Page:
These results are based on only one species and one enzyme system, and it is not certain whether the results have a more general application. Nevertheless, this paper promises to stimulate a great deal of discussion among evolutionary theorists, and will encourage those who favor some kind of environmental influence on genetic change. If the phenomenon of non-random mutations is found among eukaryotes, it may be used to explain directionality in evolution. (For a related discussion, see Opadia-Kadima, G. Z. 1987. How the slot machine led biologists astray. Journal of Theoretical Biology 124:127-135, reviewed in Origins 14:26.)


Hall, B. G. 1989. Adaptive evolution that requires multiple spontaneous mutations. I. Mutations involving an insertion sequence. Genetics 120:887-897.


Evolutionary biologists have assumed that spontaneous mutations occur randomly and that separate mutations occur randomly, and that separate mutations are independent and unrelated. These assumptions are challenged in this study of bacterial response to nutritional conditions.

The intestinal bacterium, E. coli, possesses a set of genes (an operon) to utilize the sugar salicin, although the genes are not usually expressed. Expression cannot occur unless a mutation activates the operon. In the bacterial strain used, a second mutation — removal of an insertion sequence — is required for salicin utilization. The mutation rate at the activation site has been measured as about 4×10-8 per cell division, and the mutation rate for removal of the insertion sequence has been estimated as less than 2×10-10 per cell division. From the individual mutation rates, the expected appearance of salicin-utilizing bacteria would be about 10-17. However, under certain conditions, the actual rate of appearance of salicin-utilizing bacteria is about 10-8, which is many orders of magnitude greater than expected. It appears that mutants caused by loss of the insertion sequence occur at an unexpectedly high rate when salicin is present but other nutrients are not available.

The experiments described in this paper suggest that mutations are not entirely random, but may be influenced by environmental conditions, and that the incidence of two mutations occurring together may be greater than expected on the basis of their separate mutation rates. Since insertion sequences may be responsible for a majority of mutations, the conclusions here may have general application. This calls into question the common assumption that shared derived traits indicate common ancestry, and also undermines the theoretical basis for the purported molecular clock.


Gray, M. W., R. Cedergren, Y Abel, and D. Sankoff. 1989. On the evolutionary origin of the plant mitochondrion and its genome. Proceedings, National Academy of Sciences (USA) 86:2267-2271.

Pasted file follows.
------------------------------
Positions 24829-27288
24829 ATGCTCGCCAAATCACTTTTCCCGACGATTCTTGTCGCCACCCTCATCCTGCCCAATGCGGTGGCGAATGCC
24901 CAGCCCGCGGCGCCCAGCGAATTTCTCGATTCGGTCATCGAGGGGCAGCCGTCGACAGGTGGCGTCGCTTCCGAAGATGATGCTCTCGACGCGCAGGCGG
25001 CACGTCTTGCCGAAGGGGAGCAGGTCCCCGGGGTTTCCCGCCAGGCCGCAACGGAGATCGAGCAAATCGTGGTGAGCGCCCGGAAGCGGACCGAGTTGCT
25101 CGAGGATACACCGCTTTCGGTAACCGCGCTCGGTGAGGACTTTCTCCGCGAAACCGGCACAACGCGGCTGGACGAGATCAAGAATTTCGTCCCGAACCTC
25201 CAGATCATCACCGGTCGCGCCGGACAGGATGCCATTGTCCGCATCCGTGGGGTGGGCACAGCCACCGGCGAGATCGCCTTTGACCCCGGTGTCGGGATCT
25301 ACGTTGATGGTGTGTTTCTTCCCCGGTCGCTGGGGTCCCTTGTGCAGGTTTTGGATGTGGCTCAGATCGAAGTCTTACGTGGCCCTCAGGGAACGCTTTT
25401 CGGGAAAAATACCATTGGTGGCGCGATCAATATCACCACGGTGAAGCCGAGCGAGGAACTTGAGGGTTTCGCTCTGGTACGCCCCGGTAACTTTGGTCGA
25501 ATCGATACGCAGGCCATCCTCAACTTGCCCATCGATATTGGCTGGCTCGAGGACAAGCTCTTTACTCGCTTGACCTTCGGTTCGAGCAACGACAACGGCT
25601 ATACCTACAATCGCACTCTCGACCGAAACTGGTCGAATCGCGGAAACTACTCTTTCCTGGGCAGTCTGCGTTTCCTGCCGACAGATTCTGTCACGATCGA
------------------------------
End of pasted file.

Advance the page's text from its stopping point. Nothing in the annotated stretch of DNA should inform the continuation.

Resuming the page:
Green plants contain genetic material in three organelles: nucleus, chloroplast and mitochondrion. Ribosomal RNA (rRNA) sequences are encoded in the genomes of each of these organelles. Phylogenetic hypotheses based on chloroplast rRNA sequences suggest that green plants and green algae are most closely related to each other, and as a group most closely related to eubacteria. Proposed relationships based on nuclear rRNA are similar to those based on chloroplast rRNA. In contrast, phylogenetic hypotheses based on mitochondrial rRNA sequences suggest that green algae share a more recent ancestry with animals than with plants, and that green plants are more closely related to purple bacteria ("blue-green algae"). The explanation offered by the authors for this seeming contradiction with evolutionary theory is that mitochondria are evolved from purple bacteria which were incorporated into ancestral plant cells as endosymbionts, and that this occurred twice during the evolution of the line leading to green plants. The first endosymbiotic event occurred early in the ancestry of eukaryotes, while the second event occurred after the green plants diverged from other groups. Such ad hoc explanations are purely speculative, and should be abandoned in favor of the more parsimonious explanation of separate ancestries.


Hall, D. H., Y. Liu, and D. A. Shub. 1989. Exon shuffling by recombination between self-splicing introns of bacteriophage T4. Nature 340:574-576.


Proteins of differing functions may have regions of similar structure. The suggestion has been made that a given coding region (exon) may be active in the production of more than one kind of protein molecule. Different proteins might be produced by different combinations of subunits, in a process dubbed "exon shuffling". This paper supports the possibility of exon shuffling by reporting the discovery of deletion mutants of phage T4 in which the deleted portion lies between two non-transcribed regions (introns) with homologous DNA sequences. It appears that the deletion occurred by recombination, resulting in a hybrid intron that connects two previously separate exons into a single transcribed unit. Exon shuffling presents some very interesting theoretical possibilities for change in species.